The news of Mafia boss Matteo Messina Denaro’s arrest in the town of Castelvetrano, the epicentre of his life and interests, was received with great enthusiasm. But feelings of celebrations and rejoicing were felt only by some. With a round of text and Whatsapp messages, approximately two hundred people, mostly young people, assembled in the centre of the town to celebrate an important moment in local history. Official events, organised by the town council, took place on Wednesday morning, with approximately 400 participants and the involvement of schools. “We organise conferences, but no representative of national institutions showed up here, which is a symbolic place. Only local officials were present”, said Fr Giuseppe Undari, parish priest at Castelvetrano’s mother church.
How did the local residents respond to the news of the Mafia boss’ arrest?
In the town, not everyone reacted in the same way. Some saw it as a liberating event, others reacted with cynicism or indifference; some people were not afraid to express their opinions publicly while others withdrew into their homes. Unfortunately, we have to admit that these territories have been humiliated by poor political response to their needs. I met people who told me: “You took to the streets, but did politics give you any answers? In their opinion, the answers are those given by Messina Denaro.
Did a large number of people take part in the local celebrations?
Most significantly, they were poorly represented by the various entities operating locally. But this phenomenon does not belong to present-day culture, it has been shaped throughout many decades. On top of that, there is fear. Ecclesial communities inspired by the Gospel have not overcome this fear and did not participate. The Italian Catholic Guides and Scouts Association (AGESCI), numerous citizens and a few associations, sensitive to this phenomenon, which they know and thus oppose, were present. It stems from their formation, but it was also spontaneous. The Scouts’ centre was established in a property confiscated from mafia members. Where were the confraternities, the associations, the movements? Who put themselves out there? Who stood up? Yours truly, the youth group and the scouts. Where was everyone else?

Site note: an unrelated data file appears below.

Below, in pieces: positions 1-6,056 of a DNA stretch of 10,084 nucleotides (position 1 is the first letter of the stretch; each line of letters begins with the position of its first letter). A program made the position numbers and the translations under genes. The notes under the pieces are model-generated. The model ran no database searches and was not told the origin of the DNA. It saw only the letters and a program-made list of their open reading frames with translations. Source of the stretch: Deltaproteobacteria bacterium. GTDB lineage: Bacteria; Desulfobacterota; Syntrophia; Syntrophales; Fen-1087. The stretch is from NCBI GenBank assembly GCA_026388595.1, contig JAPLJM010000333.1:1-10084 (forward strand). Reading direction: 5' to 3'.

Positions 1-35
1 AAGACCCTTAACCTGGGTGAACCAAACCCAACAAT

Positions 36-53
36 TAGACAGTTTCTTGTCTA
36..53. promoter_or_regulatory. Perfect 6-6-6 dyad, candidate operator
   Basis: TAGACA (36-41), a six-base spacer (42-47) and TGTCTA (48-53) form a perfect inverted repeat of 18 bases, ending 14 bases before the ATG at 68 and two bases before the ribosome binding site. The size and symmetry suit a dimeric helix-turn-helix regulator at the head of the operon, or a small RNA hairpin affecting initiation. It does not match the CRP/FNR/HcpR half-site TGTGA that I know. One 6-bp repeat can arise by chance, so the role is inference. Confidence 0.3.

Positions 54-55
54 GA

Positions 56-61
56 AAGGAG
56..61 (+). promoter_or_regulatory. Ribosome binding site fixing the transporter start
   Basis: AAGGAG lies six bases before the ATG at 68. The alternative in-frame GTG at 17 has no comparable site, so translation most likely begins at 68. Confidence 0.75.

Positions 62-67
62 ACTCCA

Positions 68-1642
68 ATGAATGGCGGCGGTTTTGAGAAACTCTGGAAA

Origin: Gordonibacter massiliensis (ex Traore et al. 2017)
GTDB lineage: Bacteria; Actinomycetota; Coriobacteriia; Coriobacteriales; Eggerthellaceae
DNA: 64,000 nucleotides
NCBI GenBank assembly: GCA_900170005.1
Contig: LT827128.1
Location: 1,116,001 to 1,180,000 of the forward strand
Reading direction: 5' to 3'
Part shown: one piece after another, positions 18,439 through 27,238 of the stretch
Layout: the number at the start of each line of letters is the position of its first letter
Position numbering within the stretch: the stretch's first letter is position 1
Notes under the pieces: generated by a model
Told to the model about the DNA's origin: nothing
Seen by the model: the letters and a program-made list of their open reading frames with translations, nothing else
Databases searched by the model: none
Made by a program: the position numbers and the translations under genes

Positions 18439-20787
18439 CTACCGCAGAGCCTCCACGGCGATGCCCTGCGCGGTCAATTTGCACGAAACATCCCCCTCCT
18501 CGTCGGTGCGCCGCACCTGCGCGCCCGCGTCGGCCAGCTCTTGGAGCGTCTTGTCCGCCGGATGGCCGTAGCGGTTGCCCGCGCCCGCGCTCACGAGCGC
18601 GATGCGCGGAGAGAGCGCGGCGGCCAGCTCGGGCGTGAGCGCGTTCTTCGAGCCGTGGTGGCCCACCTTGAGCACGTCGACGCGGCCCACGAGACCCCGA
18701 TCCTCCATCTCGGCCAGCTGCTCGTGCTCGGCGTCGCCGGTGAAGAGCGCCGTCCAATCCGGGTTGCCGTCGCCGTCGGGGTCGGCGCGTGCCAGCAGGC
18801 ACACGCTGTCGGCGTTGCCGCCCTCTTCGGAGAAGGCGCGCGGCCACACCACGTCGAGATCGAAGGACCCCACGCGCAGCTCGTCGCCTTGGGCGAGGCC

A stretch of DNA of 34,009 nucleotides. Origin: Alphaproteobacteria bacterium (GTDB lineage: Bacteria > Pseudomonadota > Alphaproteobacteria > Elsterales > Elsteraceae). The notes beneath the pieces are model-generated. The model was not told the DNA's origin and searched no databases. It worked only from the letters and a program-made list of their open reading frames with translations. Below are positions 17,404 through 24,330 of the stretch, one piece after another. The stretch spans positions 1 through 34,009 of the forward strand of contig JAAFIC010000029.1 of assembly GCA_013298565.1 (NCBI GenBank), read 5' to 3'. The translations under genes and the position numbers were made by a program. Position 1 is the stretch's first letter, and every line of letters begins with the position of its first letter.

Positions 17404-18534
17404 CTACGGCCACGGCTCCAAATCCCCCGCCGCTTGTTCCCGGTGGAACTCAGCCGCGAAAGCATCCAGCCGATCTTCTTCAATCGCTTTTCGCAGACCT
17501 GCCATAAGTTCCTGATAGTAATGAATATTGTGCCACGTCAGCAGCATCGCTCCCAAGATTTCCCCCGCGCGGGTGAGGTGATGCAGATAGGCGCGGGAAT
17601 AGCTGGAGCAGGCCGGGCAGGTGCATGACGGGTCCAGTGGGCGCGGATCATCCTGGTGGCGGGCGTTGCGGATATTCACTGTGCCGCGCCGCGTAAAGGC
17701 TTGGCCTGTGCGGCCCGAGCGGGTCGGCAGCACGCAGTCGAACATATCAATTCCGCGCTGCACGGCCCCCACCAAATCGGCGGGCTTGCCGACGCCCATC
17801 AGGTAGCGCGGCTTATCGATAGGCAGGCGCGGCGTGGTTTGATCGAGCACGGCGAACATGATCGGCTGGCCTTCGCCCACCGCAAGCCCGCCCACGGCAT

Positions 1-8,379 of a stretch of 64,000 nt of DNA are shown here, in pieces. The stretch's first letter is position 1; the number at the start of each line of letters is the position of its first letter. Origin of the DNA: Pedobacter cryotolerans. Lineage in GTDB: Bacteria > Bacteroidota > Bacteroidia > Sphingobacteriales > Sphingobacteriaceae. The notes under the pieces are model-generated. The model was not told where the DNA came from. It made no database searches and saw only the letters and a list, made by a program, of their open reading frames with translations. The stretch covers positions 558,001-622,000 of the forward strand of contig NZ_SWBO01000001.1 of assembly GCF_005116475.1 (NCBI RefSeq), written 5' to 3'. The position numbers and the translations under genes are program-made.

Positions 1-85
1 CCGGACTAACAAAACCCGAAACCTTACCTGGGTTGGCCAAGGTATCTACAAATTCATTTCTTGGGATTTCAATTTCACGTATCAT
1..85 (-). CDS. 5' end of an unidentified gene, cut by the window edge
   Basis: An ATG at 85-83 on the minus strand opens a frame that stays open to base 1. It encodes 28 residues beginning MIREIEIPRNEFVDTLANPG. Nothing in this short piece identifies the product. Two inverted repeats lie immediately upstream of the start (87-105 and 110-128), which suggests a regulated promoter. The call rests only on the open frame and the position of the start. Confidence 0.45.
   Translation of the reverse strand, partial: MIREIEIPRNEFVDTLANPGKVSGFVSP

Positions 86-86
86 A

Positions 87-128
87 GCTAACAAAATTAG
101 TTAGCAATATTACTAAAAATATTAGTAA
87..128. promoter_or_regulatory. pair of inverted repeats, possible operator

What about the young people’s parents?
Many were not there. To be more specific: a teacher told me that some of the parents did not give the school permission to allow their children to attend the event organised by the mayor with the school’s participation. And, in this case, school regulations came into play. It was not a spontaneous event like the one held on the evening of the arrest
What does this tell us?
That we have very little impact at cultural level. If this culture, which disregards homicides and bomb attacks, proves successful and lingers on, it means that something is very wrong. It means that some mechanisms are at play and they should be analysed. We must also give more emphatic answers as a Church. There is a climate of fear that has yet to be overcome.
What are the challenges at ecclesial level?
During a recent meeting with the bishop, I informed him about the local challenges. He took office a few months ago, but being Sicilian he knows what it means to live in an area plagued by the Mafia. I have noticed that young people are open-minded and sensitive to these issues. A femicide occurred in December and we wished to organise an event to reflect on the problems of violence and prevarication, on the tendency to subjugate others. The bishop asked me to do something about this. The young people I met during the demonstration and with whom we intend to initiate a project are well aware of the situation. The adults less so.